Google has been granted a patent for self-driving cars which should enable the search engine giant to develop autonomous vehicles. According to the application, the car will be controlled by a human, however when it reaches a pre-determined 'landing strip', the vehicle is able to detect is position based on a 'reference indicator'.
Google has been pursuing the idea of a driverless car for quite some time now, with the company pursuing law changes in Nevada regarding autonomous vehicles. In its last Zeitgeist, Larry Page even admitted: “It's an area that I've had some interest in since I was a grad student. It seemed pretty practical actually, I mean you think that driving a car is hard but it is not actually that hard for a computer if [it] has good data about what's about it."
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Now it seems that Page's vision is close to being realised as the US Patent and Trademark Office accepted Google's filing. Even though its 'Transition a Mixed-mode Vehicle to Autonomous Mode' application was submitted in May, it had been hidden from public view until now.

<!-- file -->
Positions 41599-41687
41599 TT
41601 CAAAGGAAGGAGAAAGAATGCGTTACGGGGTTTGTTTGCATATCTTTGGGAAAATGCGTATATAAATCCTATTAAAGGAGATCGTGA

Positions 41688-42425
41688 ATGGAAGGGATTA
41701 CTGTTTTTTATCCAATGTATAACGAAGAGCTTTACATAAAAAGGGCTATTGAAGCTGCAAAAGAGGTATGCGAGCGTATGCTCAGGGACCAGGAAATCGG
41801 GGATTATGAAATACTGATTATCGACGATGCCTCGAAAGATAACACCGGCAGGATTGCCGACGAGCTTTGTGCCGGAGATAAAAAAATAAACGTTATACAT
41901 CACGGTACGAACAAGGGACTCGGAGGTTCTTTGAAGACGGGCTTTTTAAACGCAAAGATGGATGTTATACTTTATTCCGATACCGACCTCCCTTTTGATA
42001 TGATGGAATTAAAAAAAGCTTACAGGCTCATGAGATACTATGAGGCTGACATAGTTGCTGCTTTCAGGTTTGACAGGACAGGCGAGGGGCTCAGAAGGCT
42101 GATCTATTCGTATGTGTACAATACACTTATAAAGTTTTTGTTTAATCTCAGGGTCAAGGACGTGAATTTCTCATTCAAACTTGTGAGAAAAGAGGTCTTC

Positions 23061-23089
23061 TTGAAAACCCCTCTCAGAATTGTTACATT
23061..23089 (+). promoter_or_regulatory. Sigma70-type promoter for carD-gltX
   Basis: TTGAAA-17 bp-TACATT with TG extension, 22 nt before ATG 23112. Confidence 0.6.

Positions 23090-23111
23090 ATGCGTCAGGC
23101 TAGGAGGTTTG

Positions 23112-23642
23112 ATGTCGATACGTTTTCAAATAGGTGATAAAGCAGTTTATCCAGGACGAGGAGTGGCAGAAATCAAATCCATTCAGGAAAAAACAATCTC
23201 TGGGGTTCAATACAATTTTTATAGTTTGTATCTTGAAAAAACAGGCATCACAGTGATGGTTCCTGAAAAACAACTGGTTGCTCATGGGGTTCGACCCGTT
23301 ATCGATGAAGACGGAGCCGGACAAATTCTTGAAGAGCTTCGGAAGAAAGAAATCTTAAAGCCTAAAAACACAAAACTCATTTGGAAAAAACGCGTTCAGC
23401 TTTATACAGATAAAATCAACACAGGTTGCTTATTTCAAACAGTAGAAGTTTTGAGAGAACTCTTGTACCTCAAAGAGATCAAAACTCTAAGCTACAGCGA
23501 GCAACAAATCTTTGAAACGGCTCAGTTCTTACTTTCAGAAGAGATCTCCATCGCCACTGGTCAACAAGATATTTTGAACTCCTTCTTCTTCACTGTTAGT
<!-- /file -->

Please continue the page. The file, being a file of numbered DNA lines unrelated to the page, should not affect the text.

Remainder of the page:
"The landing strip allows a human driving the vehicle to know acceptable parking places for the vehicle," the patent filing discloses. "Additionally, the landing strip may indicate to the vehicle that it is parked in a region where it may transition into autonomous mode."
The car could be able to recognise something as simple as a road marking or direction sign. Then the vehicle would use a GPS receiver, a number of sensors and internet data relating to landmarks to find its own location. The car could then drive to its destination based on the user's requirements.